Pilot schemes that allowed the staff of two major IT suppliers to choose their own computing devices have revealed that many employees prefer Macs to PCs.
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Citrix, which supplies software that enables users to access applications from any device, ran a pilot last year which allowed 10% of staff to choose their own device.
James Stevenson, area VP for UK, Ireland and South Africa at Citrix, said one of the biggest surprises was that 40% of the workers involved chose Macs. A similar pilot by Cisco saw 50% choose Macs, according to Stevenson.
Citrix has since expanded the programme to more employees. The software maker's free Citrix Receiver enables almost any device to work with its software.
Stevenson said the world was changing and that companies would allow their customers to choose the device they preferred using.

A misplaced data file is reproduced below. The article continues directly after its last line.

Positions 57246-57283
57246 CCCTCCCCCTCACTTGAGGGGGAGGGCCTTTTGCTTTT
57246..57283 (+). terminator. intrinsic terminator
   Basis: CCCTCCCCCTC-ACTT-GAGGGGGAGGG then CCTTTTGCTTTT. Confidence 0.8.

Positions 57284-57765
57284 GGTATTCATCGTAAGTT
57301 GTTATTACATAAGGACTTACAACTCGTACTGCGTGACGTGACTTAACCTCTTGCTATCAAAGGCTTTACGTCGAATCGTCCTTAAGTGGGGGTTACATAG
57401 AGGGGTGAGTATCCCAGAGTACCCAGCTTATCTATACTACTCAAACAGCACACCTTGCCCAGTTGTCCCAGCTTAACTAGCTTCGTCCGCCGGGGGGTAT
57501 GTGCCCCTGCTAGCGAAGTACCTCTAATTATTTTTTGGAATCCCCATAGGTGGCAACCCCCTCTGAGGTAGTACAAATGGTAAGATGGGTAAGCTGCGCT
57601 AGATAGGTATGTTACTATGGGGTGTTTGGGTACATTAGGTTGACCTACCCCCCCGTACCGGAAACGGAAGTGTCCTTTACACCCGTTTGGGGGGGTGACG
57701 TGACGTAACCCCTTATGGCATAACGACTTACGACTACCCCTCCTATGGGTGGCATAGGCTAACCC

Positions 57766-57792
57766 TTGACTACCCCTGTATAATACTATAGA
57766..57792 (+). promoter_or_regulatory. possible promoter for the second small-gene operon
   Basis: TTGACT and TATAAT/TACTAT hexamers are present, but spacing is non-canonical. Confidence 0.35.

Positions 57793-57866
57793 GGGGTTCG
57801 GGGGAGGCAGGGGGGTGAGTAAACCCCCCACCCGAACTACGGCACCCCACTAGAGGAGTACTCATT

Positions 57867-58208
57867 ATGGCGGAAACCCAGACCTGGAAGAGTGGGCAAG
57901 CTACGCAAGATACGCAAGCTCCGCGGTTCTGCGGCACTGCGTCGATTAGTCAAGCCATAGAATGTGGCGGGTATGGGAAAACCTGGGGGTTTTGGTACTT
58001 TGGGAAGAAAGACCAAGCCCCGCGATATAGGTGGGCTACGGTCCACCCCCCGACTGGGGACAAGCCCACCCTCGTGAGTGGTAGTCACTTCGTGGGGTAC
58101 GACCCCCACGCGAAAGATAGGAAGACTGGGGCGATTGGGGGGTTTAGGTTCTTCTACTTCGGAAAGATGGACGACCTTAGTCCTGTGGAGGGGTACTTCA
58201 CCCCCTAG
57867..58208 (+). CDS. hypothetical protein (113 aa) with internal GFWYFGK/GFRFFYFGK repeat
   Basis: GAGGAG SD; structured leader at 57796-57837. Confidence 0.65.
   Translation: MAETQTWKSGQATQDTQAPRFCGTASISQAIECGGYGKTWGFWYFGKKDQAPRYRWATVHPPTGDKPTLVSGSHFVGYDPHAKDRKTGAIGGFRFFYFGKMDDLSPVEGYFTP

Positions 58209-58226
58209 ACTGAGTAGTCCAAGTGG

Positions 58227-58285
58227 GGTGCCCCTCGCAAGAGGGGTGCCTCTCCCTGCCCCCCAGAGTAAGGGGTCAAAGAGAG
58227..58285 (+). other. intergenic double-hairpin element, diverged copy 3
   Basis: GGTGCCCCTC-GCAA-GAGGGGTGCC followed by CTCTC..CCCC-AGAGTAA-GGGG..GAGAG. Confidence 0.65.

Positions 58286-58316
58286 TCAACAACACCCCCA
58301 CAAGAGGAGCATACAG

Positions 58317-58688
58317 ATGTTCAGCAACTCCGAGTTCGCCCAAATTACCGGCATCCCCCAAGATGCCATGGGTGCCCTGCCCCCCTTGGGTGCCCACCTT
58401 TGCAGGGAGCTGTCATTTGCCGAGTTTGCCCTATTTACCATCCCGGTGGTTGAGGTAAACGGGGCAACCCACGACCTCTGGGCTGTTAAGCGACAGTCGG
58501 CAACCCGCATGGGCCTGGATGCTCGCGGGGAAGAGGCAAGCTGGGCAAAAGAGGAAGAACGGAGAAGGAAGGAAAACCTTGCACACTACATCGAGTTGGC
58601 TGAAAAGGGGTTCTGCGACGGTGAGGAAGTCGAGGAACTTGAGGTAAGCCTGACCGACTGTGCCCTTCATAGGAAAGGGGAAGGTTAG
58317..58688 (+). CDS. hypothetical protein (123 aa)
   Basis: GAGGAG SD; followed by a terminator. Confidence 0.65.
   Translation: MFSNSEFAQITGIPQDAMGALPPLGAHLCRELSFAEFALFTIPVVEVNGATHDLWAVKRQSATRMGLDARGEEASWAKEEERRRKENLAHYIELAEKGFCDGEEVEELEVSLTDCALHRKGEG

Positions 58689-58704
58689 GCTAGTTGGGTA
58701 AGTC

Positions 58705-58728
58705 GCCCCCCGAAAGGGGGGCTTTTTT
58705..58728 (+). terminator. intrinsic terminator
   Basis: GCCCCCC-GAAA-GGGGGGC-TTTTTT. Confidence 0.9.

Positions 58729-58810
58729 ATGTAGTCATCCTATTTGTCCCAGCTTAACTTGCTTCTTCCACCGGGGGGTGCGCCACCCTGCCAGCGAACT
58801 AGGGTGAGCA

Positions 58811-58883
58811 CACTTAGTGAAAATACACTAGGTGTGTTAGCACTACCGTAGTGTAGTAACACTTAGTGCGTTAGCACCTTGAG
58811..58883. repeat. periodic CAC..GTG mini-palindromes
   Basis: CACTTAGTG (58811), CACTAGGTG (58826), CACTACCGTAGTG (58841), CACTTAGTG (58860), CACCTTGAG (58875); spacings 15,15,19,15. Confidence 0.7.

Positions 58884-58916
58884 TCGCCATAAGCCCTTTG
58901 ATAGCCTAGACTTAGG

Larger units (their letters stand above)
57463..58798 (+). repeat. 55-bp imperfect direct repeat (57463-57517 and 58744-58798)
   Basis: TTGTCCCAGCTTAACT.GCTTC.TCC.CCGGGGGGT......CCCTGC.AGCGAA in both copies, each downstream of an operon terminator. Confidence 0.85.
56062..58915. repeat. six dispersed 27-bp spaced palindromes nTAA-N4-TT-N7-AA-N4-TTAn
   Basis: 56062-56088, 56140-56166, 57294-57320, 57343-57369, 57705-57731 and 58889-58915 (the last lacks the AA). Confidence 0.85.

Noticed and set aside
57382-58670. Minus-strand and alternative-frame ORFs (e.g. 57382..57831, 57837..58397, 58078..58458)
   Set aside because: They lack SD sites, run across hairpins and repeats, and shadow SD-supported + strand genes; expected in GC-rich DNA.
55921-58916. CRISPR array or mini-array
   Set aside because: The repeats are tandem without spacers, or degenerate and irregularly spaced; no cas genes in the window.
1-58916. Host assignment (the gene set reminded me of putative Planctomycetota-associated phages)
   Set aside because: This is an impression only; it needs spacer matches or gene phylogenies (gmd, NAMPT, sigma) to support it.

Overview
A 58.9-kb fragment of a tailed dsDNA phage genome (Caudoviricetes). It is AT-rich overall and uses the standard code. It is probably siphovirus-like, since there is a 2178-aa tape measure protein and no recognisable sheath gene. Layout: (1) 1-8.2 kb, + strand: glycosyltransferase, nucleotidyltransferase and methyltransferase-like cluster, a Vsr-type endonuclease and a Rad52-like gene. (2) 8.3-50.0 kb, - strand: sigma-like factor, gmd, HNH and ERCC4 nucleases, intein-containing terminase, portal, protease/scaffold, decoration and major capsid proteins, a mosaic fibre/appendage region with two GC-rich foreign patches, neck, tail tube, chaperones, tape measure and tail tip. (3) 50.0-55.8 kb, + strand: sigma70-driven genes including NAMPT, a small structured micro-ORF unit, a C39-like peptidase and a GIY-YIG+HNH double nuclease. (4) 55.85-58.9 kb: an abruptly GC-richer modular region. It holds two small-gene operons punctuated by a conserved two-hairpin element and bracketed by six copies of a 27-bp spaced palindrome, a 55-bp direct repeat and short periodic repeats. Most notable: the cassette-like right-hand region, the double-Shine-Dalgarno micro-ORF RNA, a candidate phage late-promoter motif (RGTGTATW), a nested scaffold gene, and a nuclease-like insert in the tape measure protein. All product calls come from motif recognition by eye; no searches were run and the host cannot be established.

"If you go back 10 years all computing technology arrived in the enterprise first and then dribbled into the consumer space, but this has now reversed," Stevenson said, adding that today was more like the time when PCs infiltrated the enterprise after mass consumer take-up.
Deloitte recently said that 2010 would see more and more businesses allowing staff to buy their own devices and link to the corporate network.
The business advisory said this was down to trends such as the availability of many applications in a web form, such as e-mail, and the continued push towards cloud computing. Manufacturers are also developing technology for consumers, it said.
Speaking to Computer Weekly in January Paul Watson, professor of computer science at Newcastle University, said there would increasingly be a blurring between work and home life. "It is quite difficult to stop it happening," he added.
As businesses move towards accessing applications via internal and external clouds, so the need for a PC on every desktop is diminishing.